15 Section 2 Genetic Crosses Chapter 9 Predicting Results of Monohybrid Crosses A Punnett square can be used to predict the outcome of genetic crosses. A cross in which one characteristic is tracked is a monohybrid cross. Genotypic ratio is the ratio of genotypes that appear in offspring Phenotypic ratio is the ratio of offspring’s phenotypes

16 Chapter 9 Monohybrid Cross of Heterozygous Plants Section 2 Genetic Crosses

17 Chapter 9 Section 2 Genetic Crosses Y = Yellow y = Green (non-yellow) What is the genotypic ratio for this monohybrid cross? What is the phenotypic ratio for this monohybrid cross?

18 Chapter 9 Section 2 Genetic Crosses Y = Yellow y = Green (non-yellow) What is the genotypic ratio for this monohybrid cross? 1:2:1 What is the phenotypic ratio for this monohybrid cross? 3 yellow : 1 green 3:1

19 Section 2 Genetic Crosses Chapter 9 Predicting Results of Monohybrid Crosses, continued A testcross, in which an individual of unknown genotype is crossed with a homozygous recessive individual, can be used to determine the genotype of an individual whose phenotype expresses the dominant trait. R ? x rr

20 Section 2 Genetic Crosses Chapter 9 Predicting Results of Monohybrid Crosses, continued Complete dominance occurs when heterozygous individuals and dominant homozygous individuals are indistinguishable in phenotype. Ex. Both pea plants PP and Pp for flower color have purple flowers PP or Pp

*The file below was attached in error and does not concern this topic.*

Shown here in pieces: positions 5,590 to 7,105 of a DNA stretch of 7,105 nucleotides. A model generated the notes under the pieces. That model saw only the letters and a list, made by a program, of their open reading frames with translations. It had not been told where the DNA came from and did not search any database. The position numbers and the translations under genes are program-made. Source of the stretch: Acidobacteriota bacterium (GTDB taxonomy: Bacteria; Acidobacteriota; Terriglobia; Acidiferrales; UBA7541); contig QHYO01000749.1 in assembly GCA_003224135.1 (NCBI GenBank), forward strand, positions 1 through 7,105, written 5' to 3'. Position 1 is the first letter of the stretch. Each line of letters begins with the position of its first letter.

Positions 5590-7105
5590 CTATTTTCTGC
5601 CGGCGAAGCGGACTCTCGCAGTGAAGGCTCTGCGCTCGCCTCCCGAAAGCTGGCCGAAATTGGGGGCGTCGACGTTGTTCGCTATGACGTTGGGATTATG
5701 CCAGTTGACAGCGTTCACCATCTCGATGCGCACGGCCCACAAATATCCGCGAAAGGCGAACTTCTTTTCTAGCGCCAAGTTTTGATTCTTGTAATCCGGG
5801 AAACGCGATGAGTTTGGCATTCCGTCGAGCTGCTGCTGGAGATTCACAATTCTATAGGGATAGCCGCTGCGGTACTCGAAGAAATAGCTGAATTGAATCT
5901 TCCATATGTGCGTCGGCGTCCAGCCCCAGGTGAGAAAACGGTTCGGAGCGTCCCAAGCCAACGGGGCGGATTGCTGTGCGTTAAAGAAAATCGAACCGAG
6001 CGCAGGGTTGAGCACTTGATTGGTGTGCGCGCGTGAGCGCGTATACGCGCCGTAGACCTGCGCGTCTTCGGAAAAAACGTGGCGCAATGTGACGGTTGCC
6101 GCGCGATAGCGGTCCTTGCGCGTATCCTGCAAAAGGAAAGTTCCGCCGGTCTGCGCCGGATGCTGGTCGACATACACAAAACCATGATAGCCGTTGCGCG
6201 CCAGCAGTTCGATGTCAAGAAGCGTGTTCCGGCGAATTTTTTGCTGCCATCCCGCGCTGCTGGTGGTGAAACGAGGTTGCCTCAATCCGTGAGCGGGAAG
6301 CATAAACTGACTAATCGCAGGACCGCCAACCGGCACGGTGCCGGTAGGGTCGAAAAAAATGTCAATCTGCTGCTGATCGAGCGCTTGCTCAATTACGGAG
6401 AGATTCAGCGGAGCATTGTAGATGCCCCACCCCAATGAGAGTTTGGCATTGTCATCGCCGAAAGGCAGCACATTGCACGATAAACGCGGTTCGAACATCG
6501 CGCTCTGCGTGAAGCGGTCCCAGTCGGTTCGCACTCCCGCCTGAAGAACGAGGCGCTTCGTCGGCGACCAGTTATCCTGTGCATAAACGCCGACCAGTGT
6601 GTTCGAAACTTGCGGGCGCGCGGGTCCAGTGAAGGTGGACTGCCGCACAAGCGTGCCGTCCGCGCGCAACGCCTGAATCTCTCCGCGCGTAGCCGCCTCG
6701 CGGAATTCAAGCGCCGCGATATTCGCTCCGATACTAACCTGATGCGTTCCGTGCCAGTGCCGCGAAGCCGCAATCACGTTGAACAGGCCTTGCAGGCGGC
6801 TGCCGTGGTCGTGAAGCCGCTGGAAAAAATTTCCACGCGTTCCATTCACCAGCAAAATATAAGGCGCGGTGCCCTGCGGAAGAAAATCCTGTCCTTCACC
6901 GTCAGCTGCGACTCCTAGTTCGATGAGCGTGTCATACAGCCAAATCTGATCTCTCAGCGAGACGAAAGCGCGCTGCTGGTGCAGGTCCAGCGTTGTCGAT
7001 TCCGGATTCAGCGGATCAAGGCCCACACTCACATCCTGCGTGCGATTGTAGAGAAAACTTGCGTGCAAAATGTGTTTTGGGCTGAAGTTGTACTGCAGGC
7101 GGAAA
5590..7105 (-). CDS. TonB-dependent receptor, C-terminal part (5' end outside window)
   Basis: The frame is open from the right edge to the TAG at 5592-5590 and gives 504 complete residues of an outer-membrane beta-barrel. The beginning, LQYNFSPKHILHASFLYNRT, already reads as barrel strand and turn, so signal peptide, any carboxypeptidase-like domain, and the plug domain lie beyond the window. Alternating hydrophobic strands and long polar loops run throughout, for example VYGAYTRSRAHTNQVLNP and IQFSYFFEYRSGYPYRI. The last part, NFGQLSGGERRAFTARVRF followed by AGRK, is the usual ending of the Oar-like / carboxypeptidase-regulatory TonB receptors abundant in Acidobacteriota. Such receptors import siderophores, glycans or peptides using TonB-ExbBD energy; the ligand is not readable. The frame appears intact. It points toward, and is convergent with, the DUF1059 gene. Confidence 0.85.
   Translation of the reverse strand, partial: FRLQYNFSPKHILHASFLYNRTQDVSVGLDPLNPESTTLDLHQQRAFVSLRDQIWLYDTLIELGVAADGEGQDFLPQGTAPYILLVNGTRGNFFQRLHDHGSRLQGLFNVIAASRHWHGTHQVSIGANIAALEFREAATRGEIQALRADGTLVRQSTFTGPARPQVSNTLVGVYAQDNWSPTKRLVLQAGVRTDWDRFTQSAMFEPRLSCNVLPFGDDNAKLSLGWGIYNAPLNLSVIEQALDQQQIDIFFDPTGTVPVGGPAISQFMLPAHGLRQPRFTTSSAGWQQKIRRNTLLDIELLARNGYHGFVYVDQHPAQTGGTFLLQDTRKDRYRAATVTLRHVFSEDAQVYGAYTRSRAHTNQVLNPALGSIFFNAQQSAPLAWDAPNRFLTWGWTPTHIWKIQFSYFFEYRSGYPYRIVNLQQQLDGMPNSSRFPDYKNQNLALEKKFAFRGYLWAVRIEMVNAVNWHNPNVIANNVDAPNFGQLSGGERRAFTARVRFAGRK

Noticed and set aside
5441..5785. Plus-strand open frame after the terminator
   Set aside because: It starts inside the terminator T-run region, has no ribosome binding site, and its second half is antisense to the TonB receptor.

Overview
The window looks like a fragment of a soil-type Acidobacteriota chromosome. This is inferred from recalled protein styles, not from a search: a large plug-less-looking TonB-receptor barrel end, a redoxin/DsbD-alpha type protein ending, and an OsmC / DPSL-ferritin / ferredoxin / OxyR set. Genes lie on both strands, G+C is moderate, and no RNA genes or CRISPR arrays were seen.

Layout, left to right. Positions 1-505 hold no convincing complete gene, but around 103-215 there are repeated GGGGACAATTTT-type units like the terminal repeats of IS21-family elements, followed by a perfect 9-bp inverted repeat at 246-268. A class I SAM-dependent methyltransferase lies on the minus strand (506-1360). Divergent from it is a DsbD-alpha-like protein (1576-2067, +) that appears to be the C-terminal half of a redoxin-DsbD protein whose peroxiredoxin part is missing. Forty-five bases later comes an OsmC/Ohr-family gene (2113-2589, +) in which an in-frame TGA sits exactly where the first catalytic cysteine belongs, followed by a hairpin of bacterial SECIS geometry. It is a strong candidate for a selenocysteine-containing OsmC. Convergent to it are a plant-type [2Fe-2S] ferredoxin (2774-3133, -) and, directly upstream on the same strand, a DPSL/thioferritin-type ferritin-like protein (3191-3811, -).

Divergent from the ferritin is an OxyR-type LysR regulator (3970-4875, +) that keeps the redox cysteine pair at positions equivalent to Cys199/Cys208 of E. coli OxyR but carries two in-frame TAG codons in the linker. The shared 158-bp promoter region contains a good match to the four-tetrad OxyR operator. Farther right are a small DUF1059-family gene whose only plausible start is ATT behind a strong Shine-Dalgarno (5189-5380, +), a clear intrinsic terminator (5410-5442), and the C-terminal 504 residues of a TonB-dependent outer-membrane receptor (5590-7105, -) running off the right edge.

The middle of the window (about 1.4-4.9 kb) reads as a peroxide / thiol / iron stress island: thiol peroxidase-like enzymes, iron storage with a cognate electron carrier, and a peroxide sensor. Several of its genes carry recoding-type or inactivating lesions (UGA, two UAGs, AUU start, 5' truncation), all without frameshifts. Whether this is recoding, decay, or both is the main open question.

21 Section 2 Genetic Crosses Chapter 9 Predicting Results of Monohybrid Crosses, continued Incomplete dominance occurs when two or more alleles influence the phenotype and results in a phenotype intermediate between the dominant trait and the recessive trait. In four o’clock flowers, red flowers (R) self- pollinate and only produce red offspring, while white flowers (R’) self-pollinate and only produce white offspring IF, red (R) and white (R’) are crossed they will produce 100% pink (RR’) offspring RR R’R’ RR’

22 Section 2 Genetic Crosses Chapter 9 Predicting Results of Monohybrid Crosses, continued Codominance occurs when both alleles for a gene are expressed in a heterozygous offspring. Four human ABO blood types, A, B, and AB and O, are determined by three alleles. The letters A and B refer to two molecules on the surface of the red blood cell. The genotype of a person with blood type AB is I A I B, and neither allele is dominant over the other type. Type AB blood cells carry both A- and B-types of molecules on their surface.

23 Section 2 Genetic Crosses Chapter 9 Predicting Results of Dihybrid Crosses A cross in which two characteristics are tracked is a dihybrid cross. –To create this type of cross we will use the FOIL method to be used in a 4x4 Punnett Square

24 Chapter 9 Dihybrid Crosses Section 2 Genetic Crosses

25 SECTION 9.2 REVIEW PG 186 #1-7 Homework